Cleft Lip & Palate
Babies with a cleft lip or palate may be diagnosed before birth or after delivery. Individuals may be born with a cleft lip, a cleft palate, or both together. Clefts of the lip and palate may be one sided (unilateral), affect two sides (bilateral) and may be complete or incomplete. A cleft may be associated with a syndrome or genetic cause. It is essential for babies born with a cleft palate to establish an early feeding regimen, as a cleft in the palate will make it impossible for babies to breastfeed. Babies with a cleft palate will need to use a bottle that has a “jaw action” nipple, such as the Dr. Brown’s special feeder, a pigeon nipple, or the Haberman system, to name a few. A baby with an isolated cleft lip can usually breastfeed. Dr. Magill is highly experienced and fellowship trained in caring for patients of all ages that are affected by a cleft lip or palate. Lip repair is usually undertaken at 6 months of age, and palate repair is often performed between 11 and 13 months of age. Both surgeries are done under the care of a pediatric anesthesiologist and Dr. Magill at the Children’s Hospital at Providence Medical Center. Infants are often able to go home the day after a lip repair, but children typically have an overnight stay for monitoring after palate repair (palatoplasty).
Team care for children with a cleft lip or palate is essential. There are several cleft teams in Alaska that meet on a regular basis to evaluate children and assess their needs. Typically, cleft teams evaluate speech, nutrition, hearing, dental, orthodontic and oral surgery needs, and also include a pediatrician and facial plastic surgery specialist. Children benefit from team evaluation early on to make sure speech, hearing and communication are assessed. Dr. Magill is the medical director and founder of the Cleft and Craniofacial team at Providence Hospital. Dr. Magill serves on the Fairbanks Cleft Team, as well. There is also an established cleft team through the Southcentral foundation that meets at the Alaska Native Medical Center. Dr. Magill works with the Global Smile Foundation to provide cleft care and surgery for underserved children in South America. Dr. Magill highly recommends seeking medical and surgical care with an experienced physician who regularly treats cleft lip and palate in their practice.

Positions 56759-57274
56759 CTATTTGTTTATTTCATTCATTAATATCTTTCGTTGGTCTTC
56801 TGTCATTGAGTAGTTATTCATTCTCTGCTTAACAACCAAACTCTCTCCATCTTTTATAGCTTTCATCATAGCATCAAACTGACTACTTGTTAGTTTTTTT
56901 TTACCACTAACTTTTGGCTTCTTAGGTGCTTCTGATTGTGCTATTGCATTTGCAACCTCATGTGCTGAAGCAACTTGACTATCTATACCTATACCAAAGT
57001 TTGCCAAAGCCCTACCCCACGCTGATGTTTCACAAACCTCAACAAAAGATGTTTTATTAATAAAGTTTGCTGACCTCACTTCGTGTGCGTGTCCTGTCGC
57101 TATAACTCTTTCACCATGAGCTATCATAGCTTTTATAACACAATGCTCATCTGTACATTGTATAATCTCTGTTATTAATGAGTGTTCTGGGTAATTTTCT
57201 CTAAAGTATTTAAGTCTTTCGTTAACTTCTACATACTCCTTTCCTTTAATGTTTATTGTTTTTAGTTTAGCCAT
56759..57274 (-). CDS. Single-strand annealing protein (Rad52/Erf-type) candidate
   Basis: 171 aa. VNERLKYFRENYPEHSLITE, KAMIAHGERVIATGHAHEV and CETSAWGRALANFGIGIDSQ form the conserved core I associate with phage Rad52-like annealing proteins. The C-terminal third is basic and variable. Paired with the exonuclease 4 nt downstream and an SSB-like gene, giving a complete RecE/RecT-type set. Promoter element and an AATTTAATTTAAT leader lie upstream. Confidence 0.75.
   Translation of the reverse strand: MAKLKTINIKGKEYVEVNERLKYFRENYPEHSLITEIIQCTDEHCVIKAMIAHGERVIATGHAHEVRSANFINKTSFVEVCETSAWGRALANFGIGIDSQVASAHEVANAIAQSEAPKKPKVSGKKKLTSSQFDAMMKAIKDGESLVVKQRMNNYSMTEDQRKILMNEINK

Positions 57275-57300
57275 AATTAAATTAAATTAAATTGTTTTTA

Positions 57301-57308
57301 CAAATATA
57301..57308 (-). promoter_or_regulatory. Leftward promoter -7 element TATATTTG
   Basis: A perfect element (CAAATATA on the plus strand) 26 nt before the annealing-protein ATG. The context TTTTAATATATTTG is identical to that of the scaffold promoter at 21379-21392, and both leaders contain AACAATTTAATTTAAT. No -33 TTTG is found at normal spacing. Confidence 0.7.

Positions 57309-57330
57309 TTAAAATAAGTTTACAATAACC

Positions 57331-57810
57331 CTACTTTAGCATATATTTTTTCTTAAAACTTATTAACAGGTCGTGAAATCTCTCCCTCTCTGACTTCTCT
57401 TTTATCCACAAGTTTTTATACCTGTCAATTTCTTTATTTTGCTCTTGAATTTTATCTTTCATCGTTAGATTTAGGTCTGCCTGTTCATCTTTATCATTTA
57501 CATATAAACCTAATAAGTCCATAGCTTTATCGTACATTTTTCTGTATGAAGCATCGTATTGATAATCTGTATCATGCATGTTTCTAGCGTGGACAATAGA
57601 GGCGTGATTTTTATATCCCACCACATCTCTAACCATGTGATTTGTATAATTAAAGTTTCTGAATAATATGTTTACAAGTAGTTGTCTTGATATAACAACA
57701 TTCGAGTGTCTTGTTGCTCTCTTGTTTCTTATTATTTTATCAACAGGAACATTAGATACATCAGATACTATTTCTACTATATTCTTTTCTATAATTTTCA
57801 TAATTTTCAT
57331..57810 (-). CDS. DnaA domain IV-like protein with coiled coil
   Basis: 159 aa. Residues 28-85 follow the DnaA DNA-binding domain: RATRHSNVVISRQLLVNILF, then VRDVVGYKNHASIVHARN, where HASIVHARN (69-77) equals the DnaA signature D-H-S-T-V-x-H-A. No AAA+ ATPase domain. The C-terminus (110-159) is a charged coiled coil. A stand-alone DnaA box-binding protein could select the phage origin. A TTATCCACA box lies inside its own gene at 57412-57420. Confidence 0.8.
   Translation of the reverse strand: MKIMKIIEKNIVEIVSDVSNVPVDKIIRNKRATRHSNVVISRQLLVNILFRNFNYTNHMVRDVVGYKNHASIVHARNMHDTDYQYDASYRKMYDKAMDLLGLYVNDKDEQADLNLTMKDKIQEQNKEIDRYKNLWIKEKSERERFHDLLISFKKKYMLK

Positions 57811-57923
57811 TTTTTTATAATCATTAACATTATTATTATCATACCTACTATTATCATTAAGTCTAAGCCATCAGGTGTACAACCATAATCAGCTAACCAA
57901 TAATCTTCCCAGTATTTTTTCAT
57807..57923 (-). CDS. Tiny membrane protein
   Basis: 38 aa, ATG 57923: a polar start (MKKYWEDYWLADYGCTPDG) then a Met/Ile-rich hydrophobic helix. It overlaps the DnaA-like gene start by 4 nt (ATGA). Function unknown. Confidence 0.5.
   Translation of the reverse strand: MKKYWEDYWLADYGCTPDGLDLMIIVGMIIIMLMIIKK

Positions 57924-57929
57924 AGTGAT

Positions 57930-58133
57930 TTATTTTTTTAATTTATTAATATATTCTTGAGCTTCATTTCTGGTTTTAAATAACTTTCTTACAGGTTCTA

Frequently Asked Questions
What causes a cleft lip or palate?
It is believed that a combination of genetic and environmental factors cause clefts in the lip and/or palate. Cleft lip and palate are among the most common birth defects and can occur along with inherited genetic changes or syndromes.
What surgeries are needed if you have a cleft lip or palate?
For babies born with a cleft lip, lip repair and primary cleft tip rhinoplasty are typically undertaken at 6 months of age. In severe cases of bilateral cleft lip, a tertiary center referral may be necessary to ensure the best outcome. Cleft of the palate are repaired between 11 and 13 months of age. Bilateral myringotomy tubes (ear tubes) are often placed at the time of palate repair because a cleft in the palate almost universally leads to some Eustachian tube dysfunction or tendency for fluid in the middle ear space. Later on in childhood, some individuals with a cleft palate may need a surgery to help with speech if the palate is too short or is not mobile. Dental and orthodontic surgeries may also be needed at the face grows. To support permanent dentition, a bone graft may be needed in the site of the cleft along the gumline. In the teenage years, jaw surgery and nose surgery may be needed.
What resources are available for cleft lip and palate patients?
There are many national and international resources that can provide information to families and caregivers about cleft lip and palate care. Dr. Magill recommends: